Thursday, November 26, 2015   

Passport to political maturity

Mary Ma

Thursday, May 29, 2008

The government is moving fast to defuse the political bomb lit by the issue of foreign passports being held by the designated undersecretaries.

Ever since the names of undersecretaries were made public a week ago, the opposition has not stopped attacking it for appointing Democratic Alliance for Betterment and Progress of Hong Kong member Gregory So Kam-leung and other professionals over their foreign passports.

So, a solicitor, is accused of holding a Canadian passport and, because of this, his critics have criticized both him for accepting the government appointment and the government for trying to bring him in.


It was only a storm in the teacup in the beginning. However, as the community turns its attention away from the Sichuan earthquake and the Kwok brothers feud, what had appeared to be minor matter has quickly boiled over with the full potential of becoming a perfect political storm in an election year.

Perhaps because of his political affiliation, So has largely been alone at the centre of the storm even though other appointees such as Kenneth Chen Wei-on and Gabriel Matthew Leung are also said to have foreign passports.

As part of the governments damage- control moves, the appointees have been told not to make individual comments.

But So is set to break his silence today. The turning point came yesterday after the row went up a notch both inside and outside the Legislative Council.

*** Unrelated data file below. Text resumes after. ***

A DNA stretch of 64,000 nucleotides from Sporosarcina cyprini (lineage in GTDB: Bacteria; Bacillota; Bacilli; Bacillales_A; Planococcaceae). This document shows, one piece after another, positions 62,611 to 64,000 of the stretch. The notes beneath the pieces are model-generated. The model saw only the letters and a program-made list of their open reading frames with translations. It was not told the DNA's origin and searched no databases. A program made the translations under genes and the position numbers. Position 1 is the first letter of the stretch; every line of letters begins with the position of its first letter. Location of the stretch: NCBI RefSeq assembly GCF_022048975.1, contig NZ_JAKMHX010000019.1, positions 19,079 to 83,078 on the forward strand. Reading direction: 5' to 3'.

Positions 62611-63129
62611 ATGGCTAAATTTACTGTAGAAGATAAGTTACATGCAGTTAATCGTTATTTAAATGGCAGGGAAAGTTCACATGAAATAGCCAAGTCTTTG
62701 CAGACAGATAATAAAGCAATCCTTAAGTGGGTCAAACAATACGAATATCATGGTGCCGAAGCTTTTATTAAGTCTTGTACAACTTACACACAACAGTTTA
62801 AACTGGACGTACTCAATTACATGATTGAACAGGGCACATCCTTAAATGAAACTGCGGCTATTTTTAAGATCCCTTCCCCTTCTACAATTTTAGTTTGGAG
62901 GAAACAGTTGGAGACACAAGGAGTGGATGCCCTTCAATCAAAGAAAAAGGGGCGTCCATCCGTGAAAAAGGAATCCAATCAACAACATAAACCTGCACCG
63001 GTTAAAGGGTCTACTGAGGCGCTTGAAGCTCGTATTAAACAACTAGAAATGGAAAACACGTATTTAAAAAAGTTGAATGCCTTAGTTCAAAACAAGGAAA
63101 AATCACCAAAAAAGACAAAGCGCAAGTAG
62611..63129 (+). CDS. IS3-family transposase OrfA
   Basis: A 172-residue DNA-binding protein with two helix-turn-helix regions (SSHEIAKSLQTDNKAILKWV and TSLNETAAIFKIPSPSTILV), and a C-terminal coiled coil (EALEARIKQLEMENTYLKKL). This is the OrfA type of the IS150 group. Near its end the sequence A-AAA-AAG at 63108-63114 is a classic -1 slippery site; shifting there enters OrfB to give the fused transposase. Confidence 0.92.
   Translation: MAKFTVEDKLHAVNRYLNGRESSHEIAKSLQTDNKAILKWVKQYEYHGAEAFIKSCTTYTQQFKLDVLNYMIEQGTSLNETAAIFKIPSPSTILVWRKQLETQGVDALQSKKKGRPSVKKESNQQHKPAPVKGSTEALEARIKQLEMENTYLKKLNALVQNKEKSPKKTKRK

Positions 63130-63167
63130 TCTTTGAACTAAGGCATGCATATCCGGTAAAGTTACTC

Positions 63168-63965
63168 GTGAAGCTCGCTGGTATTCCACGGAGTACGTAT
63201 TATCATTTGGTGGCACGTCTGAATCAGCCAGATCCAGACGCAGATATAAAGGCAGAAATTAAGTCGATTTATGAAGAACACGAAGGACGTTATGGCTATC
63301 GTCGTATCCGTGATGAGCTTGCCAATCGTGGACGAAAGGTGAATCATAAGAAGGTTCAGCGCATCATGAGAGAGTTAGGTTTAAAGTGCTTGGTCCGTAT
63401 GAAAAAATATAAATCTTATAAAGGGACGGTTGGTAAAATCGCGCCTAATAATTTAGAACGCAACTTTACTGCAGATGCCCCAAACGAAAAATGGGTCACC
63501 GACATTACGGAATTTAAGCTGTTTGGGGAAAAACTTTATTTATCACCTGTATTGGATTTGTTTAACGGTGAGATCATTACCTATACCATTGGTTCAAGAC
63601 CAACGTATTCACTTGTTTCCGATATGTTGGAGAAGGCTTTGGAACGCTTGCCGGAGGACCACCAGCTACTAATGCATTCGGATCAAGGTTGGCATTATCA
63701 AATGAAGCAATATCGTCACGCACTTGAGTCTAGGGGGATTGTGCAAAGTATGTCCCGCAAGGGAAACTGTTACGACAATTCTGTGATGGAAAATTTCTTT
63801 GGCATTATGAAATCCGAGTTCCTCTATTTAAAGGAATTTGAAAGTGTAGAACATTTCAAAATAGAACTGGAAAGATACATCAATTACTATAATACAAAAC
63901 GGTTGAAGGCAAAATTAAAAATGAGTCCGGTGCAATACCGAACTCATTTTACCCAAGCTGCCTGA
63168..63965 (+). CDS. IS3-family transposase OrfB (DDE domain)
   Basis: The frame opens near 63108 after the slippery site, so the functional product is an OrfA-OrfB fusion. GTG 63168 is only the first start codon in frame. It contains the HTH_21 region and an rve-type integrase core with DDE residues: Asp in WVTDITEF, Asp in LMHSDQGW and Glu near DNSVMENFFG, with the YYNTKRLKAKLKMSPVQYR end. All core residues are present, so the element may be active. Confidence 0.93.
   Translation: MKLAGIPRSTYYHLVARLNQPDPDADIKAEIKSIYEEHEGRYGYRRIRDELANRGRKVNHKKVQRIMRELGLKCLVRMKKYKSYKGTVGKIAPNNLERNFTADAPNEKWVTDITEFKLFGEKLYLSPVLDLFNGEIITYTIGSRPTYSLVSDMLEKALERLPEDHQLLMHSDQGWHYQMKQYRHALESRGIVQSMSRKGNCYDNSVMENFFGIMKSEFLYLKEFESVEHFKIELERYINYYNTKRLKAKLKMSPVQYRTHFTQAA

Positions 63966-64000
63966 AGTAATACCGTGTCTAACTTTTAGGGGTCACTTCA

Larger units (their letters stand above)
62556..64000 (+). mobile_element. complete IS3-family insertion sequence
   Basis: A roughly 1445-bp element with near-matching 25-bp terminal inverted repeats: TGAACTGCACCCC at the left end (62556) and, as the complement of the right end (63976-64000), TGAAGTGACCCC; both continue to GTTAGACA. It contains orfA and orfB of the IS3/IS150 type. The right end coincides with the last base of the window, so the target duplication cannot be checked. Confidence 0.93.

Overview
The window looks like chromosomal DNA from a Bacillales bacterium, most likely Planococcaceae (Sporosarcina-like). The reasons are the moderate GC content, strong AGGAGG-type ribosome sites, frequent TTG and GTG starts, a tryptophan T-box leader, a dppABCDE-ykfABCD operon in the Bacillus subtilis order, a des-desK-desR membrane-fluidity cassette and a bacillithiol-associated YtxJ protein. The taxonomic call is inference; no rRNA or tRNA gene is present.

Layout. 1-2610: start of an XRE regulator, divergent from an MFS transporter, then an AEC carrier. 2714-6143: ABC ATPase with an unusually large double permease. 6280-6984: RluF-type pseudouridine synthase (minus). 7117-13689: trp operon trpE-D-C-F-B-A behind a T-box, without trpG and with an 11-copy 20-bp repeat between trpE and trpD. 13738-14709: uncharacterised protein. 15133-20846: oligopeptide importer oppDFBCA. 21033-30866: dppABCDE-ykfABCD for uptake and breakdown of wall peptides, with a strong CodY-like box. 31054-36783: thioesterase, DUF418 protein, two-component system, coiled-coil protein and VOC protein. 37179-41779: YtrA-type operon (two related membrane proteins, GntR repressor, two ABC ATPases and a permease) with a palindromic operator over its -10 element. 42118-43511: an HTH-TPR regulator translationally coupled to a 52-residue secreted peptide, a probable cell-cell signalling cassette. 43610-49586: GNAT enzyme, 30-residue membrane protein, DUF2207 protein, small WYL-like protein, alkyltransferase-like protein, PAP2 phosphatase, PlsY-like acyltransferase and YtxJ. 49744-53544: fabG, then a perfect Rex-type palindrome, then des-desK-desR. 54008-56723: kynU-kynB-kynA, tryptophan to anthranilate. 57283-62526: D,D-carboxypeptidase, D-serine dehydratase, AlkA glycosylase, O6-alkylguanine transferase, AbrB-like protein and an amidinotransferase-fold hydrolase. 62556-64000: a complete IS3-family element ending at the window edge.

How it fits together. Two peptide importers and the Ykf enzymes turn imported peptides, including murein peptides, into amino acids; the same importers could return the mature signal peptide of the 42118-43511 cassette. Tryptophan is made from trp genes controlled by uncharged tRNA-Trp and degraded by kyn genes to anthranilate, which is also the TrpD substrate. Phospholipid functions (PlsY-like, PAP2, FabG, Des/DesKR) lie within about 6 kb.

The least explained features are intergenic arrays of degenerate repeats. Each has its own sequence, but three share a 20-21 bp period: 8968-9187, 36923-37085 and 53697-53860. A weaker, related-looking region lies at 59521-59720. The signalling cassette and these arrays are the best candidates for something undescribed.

It is understood that after today, when So tells us he will give up his Canadian passport, other appointees will give the community an account in due course too.

The governments position has always been that it has breached no part of the Basic Law throughout the exercise. The best that can be expected is for the designated undersecretaries to come to a decision on their own, bearing in mind that there is nothing in the law books that bar them from filling the posts.

While the government may appear to be cornered to some extent, the opposition put up by the pan-democratic camp has also called into question how big its members can think as they wielded the stick.

The pan-democrats who are themselves not short of professional members should know that about 70 percent of the metropolis elite professionals are also holders of foreign passports. Imagine a situation in which none of them can be appointed to public office unless they give up their passports.

People with talent who have returned to Hong Kong should be welcomed back, not turned away. It would not be in Hong Kongs long-term interest to shut them out of the objective of a real-life political training school that lies beneath these appointments.

By the time these future political leaders are ready to fill more senior positions, it will not be too late then to ask them to give up their passports in compliance with the Basic Laws requirements. Shutting them out at such an early stage will greatly limit our choices.

Our parties are still far from being well developed and it will be unrealistic to expect them to produce enough political talent to fill leading positions.

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